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Political Connections

Repeal and Avoid

Critics of the health care reform law overlook its innovative efforts to restrain health care costs.


In step: Michele Bachmann, part of unanimous GOP opposition.(Win McNamee/Getty Images)

With this week’s vote to repeal President Obama’s health care reform, House Republicans struck a blow for freedom.

They struck a blow for the freedom of hospitals to avoid financial penalties, no matter how many Medicare patients develop infections under their care. They struck a blow for the freedom of hospitals to avoid consequences, no matter how many Medicare patients are re­admitted soon after treatment. And they struck a blow for the freedom of health care providers to receive unending annual increases in their Medicare reimbursements, even if they fail to improve their productivity by even a fraction of what’s occurring in other industries.


Take that, Big Government.

Penalties for excessive infections and re­admissions, as well as productivity-linked cuts in provider payments, are all part of the health care law that House Republicans voted unanimously to repeal this week. They are among dozens of the statute’s provisions intended to improve efficiency, increase coordination, enhance quality, and expand competition in the health care system. The House voted to rescind all of them.

House Republicans today can’t undo Obama’s law, or impose their own. But their vote underscored the GOP’s determination to uproot the plan if the 2012 election empowers it to do so. One casualty of that effort would be the law’s frequently overlooked, but consistently innovative, efforts to slow the crushing rise in health care costs.


The health care law mobilized an integrated array of carrots and sticks to reshape the incentives for all participants in the medical system. It encourages greater personal responsibility by authorizing employers to provide larger premium discounts than currently allowed to workers who lose weight or take other steps to improve their health. It nudges consumers to focus more on cost by imposing a first-ever tax on high-price “Cadillac” health insurance plans.

Simultaneously, it exposes insurers to new competitive pressures. One or two insurance companies now dominate many markets; the statute establishes insurance exchanges that should attract competitors, potentially lowering prices. It also authorizes more insurance sales across state lines, while preserving consumer protections.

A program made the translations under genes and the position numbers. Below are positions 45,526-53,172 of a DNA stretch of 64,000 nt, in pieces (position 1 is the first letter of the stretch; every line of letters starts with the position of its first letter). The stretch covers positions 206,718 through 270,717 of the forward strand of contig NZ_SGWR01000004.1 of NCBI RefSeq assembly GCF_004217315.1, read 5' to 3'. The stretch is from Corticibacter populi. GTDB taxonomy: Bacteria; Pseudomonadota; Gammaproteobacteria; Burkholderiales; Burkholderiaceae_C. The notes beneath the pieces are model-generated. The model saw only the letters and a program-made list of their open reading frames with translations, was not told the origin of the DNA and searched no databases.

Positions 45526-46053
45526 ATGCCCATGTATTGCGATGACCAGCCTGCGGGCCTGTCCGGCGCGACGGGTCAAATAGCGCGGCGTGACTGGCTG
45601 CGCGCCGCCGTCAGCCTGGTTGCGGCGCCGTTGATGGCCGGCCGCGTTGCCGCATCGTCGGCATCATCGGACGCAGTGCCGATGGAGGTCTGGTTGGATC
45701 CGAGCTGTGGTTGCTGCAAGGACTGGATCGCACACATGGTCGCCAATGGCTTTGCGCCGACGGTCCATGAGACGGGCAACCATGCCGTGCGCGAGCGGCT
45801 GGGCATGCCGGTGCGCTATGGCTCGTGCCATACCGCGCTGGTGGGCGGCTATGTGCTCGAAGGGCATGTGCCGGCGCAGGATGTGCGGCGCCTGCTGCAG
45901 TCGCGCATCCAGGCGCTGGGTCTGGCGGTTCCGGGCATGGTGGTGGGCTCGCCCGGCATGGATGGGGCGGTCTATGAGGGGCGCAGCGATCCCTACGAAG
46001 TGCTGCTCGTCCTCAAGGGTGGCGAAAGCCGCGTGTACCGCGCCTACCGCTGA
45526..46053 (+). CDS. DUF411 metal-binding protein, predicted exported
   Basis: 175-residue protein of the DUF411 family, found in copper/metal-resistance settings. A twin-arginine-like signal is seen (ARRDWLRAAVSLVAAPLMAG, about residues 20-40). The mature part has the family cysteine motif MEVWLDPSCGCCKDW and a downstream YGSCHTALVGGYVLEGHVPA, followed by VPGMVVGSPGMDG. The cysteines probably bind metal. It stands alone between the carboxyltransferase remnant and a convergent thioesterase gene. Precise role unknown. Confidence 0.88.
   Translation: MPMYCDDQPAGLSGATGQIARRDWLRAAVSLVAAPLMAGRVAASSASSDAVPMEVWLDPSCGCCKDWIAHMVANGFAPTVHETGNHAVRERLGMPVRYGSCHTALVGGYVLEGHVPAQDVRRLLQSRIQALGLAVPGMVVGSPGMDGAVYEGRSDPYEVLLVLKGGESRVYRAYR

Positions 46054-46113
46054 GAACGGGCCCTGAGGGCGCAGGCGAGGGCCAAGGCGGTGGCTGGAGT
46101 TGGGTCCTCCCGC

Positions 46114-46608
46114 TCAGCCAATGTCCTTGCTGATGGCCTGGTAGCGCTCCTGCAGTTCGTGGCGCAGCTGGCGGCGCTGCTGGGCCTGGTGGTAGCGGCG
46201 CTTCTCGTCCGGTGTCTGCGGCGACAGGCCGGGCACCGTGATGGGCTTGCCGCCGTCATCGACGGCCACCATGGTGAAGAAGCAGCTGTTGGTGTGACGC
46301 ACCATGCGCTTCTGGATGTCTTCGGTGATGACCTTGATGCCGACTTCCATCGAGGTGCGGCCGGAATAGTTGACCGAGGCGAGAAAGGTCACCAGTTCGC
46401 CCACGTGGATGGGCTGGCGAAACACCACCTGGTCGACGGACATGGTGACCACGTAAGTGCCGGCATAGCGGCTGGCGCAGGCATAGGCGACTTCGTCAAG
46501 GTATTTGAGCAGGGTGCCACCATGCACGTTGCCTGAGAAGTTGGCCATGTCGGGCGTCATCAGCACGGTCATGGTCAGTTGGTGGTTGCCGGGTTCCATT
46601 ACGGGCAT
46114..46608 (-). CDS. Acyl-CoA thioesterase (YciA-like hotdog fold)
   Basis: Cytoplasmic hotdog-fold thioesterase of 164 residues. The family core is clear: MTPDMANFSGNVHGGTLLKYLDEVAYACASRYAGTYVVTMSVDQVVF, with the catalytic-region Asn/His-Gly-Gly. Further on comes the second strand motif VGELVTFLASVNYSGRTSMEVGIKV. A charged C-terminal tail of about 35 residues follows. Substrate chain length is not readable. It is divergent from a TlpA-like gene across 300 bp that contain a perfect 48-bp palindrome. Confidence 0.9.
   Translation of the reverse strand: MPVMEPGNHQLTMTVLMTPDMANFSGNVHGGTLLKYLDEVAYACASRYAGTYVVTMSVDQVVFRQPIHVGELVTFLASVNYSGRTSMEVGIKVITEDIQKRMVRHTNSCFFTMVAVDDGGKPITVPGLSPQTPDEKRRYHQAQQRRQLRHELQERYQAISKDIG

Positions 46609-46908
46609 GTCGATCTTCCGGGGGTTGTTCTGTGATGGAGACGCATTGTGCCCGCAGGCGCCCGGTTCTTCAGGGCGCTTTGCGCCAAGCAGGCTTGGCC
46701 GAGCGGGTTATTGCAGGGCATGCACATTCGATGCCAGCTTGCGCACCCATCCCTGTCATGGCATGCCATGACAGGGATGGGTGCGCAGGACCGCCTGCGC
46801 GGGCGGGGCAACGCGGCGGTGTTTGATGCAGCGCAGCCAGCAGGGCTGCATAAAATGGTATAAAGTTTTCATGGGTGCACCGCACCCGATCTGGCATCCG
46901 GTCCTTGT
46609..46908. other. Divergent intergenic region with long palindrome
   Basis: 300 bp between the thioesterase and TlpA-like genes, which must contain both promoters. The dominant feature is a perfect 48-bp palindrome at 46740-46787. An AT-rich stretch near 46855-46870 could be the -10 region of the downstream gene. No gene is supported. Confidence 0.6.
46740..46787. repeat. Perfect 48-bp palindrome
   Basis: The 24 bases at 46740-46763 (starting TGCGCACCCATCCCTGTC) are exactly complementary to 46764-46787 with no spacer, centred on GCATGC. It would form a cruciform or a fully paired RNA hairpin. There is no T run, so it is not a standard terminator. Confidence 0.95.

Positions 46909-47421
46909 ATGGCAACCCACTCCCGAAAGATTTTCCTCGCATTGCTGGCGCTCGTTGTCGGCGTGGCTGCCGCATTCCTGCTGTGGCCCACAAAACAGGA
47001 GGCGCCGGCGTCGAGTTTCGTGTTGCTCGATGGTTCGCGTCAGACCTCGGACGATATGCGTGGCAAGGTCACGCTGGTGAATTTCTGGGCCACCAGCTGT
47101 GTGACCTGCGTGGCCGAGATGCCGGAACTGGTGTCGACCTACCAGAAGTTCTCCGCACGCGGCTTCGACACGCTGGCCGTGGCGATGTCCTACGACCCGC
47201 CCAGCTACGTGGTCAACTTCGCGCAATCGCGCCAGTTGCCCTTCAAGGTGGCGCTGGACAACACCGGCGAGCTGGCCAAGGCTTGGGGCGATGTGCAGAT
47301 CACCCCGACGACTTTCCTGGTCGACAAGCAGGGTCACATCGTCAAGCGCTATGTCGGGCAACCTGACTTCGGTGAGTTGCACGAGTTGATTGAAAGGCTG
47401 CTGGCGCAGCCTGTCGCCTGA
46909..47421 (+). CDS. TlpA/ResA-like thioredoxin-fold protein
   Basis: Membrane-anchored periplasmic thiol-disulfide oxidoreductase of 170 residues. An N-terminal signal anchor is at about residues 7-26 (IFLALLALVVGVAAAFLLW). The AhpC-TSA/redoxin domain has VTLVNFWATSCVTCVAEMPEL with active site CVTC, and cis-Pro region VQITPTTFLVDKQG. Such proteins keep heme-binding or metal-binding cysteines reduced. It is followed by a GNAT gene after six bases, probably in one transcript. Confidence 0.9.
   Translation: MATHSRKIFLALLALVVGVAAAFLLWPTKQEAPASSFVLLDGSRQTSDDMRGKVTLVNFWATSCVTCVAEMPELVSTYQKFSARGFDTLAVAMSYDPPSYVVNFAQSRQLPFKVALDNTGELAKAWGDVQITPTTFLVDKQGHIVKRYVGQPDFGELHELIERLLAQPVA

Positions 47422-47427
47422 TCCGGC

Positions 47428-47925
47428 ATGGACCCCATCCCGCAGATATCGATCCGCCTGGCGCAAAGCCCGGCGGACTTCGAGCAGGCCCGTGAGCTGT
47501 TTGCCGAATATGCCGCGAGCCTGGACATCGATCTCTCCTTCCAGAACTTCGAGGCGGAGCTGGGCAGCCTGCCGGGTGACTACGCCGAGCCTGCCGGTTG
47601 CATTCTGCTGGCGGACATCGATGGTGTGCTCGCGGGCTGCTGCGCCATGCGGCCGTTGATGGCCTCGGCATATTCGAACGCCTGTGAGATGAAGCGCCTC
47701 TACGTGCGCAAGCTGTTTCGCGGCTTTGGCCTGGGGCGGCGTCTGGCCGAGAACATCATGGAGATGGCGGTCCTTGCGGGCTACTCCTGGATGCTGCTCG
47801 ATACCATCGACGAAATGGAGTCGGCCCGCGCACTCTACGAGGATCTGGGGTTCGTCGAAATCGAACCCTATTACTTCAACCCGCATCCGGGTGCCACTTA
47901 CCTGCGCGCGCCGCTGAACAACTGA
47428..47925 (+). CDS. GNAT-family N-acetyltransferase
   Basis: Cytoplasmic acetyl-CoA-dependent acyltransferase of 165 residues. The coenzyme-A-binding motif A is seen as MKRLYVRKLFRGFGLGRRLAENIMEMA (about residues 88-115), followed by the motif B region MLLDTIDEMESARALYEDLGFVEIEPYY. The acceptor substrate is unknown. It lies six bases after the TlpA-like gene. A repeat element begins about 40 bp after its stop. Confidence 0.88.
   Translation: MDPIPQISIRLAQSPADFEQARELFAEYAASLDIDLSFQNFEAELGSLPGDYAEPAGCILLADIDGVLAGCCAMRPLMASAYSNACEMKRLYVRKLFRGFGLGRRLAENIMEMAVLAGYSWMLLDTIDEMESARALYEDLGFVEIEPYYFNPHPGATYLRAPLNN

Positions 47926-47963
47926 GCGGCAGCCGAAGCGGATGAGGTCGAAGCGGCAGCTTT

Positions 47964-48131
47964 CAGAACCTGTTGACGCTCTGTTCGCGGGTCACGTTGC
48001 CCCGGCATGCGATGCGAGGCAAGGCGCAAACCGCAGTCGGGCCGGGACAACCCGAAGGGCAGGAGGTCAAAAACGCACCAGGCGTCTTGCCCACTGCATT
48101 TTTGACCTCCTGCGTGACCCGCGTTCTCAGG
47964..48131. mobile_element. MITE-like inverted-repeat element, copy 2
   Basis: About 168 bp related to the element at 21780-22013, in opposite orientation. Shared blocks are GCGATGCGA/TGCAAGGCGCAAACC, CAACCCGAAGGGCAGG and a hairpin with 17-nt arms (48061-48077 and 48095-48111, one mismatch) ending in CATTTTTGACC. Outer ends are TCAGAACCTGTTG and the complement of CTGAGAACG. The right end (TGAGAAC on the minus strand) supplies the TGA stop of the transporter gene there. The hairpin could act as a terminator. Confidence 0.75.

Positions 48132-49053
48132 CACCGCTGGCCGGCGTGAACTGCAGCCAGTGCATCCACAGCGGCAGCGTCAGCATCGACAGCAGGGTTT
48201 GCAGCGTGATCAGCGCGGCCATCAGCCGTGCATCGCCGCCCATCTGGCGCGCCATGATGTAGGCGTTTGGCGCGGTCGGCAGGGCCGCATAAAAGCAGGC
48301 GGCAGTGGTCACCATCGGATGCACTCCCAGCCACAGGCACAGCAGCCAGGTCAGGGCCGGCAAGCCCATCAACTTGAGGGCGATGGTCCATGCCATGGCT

But mostly the legislation takes initial steps to reorient the financial model for providers, such as doctors and hospitals, from volume toward value. It seeks to tilt away from today’s bloated “fee-for-service” system, in which providers are paid based on the amount of care they provide, toward a structure that more closely links compensation for providers to outcomes for patients. With repeal, Republicans voted to raze those reforms and signaled again their intention to ask patients, rather than providers, to bear the brunt of controlling health care spending.

The health care law pushes on providers from many angles. It pressures them to improve quality for Medicare beneficiaries with the penalties for excessive infections and readmissions and by linking compensation for hospitals to their ranking on performance measures. It encourages teams of providers to better coordinate care by allowing them to share in savings when they work together more closely to manage a patient’s overall health. It establishes new systems to compare the effectiveness of alternative treatments and also to track which doctors are ordering excessive care for their Medicare patients. From the other direction, the law’s reduction in annual Medicare payment increases encourages providers to adopt these and other productivity-enhancing reforms.


These ideas represent cutting-edge thinking about controlling costs. But no one knows how well, if at all, they will work. So the legislation establishes two powerful new institutions—a Center for Medicare and Medicaid Innovation and an independent Medicare payment advisory board—to test these and other new ideas and expand those demonstrating the most promise. In that way, the law offers a floor, not a ceiling, for further change. In all, says Donald Berwick, administrator of the federal Centers for Medicare & Medicaid Services, “The law puts into our hands, in concert with the private sector, a chance to not just encourage providers to do far better for patients at sustainable cost, but also to help them do that.”

If anything, the law’s payment and delivery-system reforms need stronger incentives and more-rapid implementation (as Berwick is working to do by rallying private insurers to adopt such innovations as rewarding better coordination of care). But House Republicans, in their resolution establishing priorities for an alternative bill, say nothing about changing the way providers operate; instead, they talk only about encouraging more “personal responsibility for health care coverage and costs.”

That reflects the widespread GOP belief that the best way to control health costs is to directly expose consumers to more of them—for instance, by relying on insurance only for catastrophic expenses while using tax-favored accounts to pay routine costs. That may, in some circumstances, be part of the solution. But it’s not the entire solution. By voting this week to free providers from the responsibility to reform, House Republicans have signaled that if they get the chance after 2012, they will seek to control costs primarily by asking patients to shoulder more of the burden.

This article appears in the January 22, 2011 edition of National Journal Magazine.

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